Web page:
The manufacture of corrugated paper board, or box board, on corrugator machines is well-known in the art. On such machines, corrugator belts pull a web of corrugated board first through a heating zone, where an adhesive used to bond layers ofthe web together is dried or cured, and then through a cooling zone. Frictional forces between the corrugator belt, specifically the face, or board, side thereof, and the web are primarily responsible for pulling the latter through the machine.

Corrugator belts should be strong and durable, and should have good dimensional stability under the conditions of tension and high temperature encountered on the machine. The belts must also be comparatively flexible in the longitudinal, ormachine, direction, while having sufficient rigidity in the cross-machine direction to enable them to be guided around their endless paths. Traditionally, it has also been desirable for the belts to have porosities sufficient to permit vapor to passfreely therethrough, while being sufficiently incompatible with moisture to avoid the adsorption of condensed vapor which might rewet the surfaces of the corrugated product.

As implied in the preceding paragraph, a corrugator belt takes the form of an endless loop when installed on a corrugator machine. In such form, the corrugator belt has a face, or board, side, which is the outside of the endless loop, and a backside, which is the inside of the endless loop. Frictional forces between the back side and the drive rolls of the corrugator machine move the corrugator belt, while frictional forces between the face side and the web of corrugated board pull the webthrough the machine.

Corrugator belts are generally flat-woven, multi-layered fabrics, each of which is trimmed in the lengthwise and widthwise directions to a length and width appropriate for the corrugator machine on which it is to be installed. The ends of thefabrics are provided with seaming means, so that they may be joined to one another with a lacing cable when the corrugator belt is being installed on a corrugator machine.

In a typical corrugator machine, the heating zone comprises a series of hot plates across which the web of corrugated board is pulled by the corrugator belt. A plurality of weighted rollers within the endless loop formed by the corrugator beltpress the corrugator belt toward the hot plates, so that the corrugator belt may pull the web across the hot plates under a selected amount of pressure. The weighted rollers ensure that the web will be firmly pressed against the hot plates, and thatfrictional forces between the corrugator belt and the web will be sufficiently large to enable the belt to pull the web.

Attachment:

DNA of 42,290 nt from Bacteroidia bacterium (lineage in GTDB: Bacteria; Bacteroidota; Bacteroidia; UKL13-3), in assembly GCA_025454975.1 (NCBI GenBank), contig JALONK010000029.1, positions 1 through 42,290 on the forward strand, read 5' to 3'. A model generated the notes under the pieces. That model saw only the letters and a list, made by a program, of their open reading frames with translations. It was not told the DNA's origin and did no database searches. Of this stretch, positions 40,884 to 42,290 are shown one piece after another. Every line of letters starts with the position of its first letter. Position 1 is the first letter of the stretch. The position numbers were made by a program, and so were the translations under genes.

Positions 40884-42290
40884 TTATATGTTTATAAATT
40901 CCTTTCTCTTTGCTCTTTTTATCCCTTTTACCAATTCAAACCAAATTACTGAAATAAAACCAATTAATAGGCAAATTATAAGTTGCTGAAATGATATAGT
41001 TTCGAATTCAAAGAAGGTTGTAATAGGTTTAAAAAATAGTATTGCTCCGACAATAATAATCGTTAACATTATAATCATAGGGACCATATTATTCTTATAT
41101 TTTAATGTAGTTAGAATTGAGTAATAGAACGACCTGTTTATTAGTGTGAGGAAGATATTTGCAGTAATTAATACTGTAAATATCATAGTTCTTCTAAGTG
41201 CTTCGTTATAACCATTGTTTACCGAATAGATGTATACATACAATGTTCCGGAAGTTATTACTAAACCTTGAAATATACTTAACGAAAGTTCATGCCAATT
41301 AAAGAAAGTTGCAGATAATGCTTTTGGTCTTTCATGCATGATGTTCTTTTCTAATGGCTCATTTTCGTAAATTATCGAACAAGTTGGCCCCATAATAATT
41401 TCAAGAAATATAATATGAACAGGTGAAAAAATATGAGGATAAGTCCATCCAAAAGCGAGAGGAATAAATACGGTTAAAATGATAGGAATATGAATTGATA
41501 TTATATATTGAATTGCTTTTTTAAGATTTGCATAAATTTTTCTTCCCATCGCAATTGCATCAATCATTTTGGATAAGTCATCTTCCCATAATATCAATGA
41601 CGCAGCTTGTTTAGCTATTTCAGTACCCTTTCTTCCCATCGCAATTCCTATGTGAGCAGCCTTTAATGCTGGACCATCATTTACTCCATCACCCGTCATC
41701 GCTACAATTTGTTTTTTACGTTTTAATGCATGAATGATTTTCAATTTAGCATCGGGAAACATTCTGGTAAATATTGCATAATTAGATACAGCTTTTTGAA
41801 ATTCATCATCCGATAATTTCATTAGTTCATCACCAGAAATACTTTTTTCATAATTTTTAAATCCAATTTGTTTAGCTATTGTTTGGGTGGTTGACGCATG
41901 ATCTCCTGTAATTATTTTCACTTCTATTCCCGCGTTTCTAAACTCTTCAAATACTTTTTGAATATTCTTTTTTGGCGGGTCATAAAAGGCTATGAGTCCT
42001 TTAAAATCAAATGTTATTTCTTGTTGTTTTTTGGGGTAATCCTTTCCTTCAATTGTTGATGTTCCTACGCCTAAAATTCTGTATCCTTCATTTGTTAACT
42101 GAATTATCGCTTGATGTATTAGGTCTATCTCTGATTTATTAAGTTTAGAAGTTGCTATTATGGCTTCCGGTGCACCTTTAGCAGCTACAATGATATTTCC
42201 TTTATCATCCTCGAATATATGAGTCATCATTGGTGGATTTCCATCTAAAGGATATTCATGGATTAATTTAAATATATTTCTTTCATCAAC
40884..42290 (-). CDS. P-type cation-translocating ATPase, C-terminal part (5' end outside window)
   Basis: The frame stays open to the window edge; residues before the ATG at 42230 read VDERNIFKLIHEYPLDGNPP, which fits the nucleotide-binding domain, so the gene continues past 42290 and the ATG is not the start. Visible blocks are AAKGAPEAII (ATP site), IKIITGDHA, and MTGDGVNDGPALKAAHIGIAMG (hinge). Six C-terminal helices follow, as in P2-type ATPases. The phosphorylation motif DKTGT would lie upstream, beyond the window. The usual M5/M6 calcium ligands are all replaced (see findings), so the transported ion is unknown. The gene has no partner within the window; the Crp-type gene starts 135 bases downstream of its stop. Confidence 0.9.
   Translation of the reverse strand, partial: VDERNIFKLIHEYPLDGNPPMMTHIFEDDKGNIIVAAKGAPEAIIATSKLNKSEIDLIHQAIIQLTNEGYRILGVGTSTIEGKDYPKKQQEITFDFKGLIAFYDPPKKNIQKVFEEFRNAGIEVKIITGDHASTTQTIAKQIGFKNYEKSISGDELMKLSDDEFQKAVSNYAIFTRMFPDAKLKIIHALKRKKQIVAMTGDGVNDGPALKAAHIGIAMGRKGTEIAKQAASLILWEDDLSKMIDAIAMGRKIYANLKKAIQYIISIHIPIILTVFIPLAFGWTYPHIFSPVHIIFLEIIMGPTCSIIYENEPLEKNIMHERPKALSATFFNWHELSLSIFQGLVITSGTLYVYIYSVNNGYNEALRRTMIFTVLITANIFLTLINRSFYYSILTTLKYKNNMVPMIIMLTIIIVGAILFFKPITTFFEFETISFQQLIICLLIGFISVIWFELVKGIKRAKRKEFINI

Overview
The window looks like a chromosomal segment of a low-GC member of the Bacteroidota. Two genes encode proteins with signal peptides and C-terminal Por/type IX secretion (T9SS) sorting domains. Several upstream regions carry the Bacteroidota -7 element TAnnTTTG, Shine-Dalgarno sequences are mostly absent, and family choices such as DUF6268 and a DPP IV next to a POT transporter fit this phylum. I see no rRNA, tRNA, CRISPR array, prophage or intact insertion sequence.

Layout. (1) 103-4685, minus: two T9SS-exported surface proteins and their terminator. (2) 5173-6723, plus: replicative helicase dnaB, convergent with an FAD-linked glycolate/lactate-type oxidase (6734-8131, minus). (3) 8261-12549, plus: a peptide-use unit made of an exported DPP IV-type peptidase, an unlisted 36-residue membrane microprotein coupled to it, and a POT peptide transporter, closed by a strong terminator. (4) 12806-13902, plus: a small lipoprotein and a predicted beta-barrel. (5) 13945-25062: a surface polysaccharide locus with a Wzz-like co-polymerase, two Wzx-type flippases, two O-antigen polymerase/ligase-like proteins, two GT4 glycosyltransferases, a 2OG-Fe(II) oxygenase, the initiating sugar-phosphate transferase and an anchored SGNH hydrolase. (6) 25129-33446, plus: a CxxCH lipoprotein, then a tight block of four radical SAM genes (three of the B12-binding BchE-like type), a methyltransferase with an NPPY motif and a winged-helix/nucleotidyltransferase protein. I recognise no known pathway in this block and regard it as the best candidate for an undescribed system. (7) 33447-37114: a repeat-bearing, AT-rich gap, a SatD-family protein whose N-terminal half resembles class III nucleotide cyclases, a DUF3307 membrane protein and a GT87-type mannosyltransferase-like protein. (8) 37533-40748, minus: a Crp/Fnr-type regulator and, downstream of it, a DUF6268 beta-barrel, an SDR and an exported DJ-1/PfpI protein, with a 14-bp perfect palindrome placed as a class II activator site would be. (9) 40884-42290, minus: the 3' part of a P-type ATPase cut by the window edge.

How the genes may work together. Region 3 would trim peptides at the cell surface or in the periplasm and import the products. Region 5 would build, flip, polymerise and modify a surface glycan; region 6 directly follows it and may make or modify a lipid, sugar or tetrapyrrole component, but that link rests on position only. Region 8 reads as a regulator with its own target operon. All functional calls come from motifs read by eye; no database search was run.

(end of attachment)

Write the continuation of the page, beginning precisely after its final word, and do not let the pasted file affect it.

In a new generation of corrugator machines, the weighted rollers have been replaced with air bearings, which direct a high-velocity flow of air against the back side of the corrugator belt and toward the hot plates to force the corrugator belttoward the hot plates. In order to prevent the high-velocity air flow from passing through the corrugator belt, which would cause the belt to lift from the web of corrugated board and allow the belt to slip in the running direction relative to the web,leading to poor contact between the web and the hot plates and ultimately to poor, non-uniform bonding in the laminated corrugated board product, the back sides of the corrugator belts used on machines having air bearings have a layer of polymeric resinmaterial, which is impermeable and seals the corrugator belt to prevent air from passing therethrough.

In an even newer generation of corrugator machines, the corrugator belt which presses the web of corrugated board against the hot plates has been eliminated to avoid such belt-related problems as seam mark, edge crush, edge bonding and warping. Instead, a pair of belts downstream from the heating zone in a cooling zone sandwich the web of corrugated board from above and below and pull it through the heating zone.

It has been found that the corrugator belts currently available have not worked satisfactorily when installed on this latest generation of corrugator machines. A present, corrugator belts have a needled or woven surface with a coefficient offriction, relative to corrugated board, in a range from 0.15 to 0.20. As the corrugator belts contact the web of corrugated board only in the cooling zone over a total area much less than that characterizing older machines, current belts have not beenable to generate frictional forces large enough to pull the web through the corrugator machine.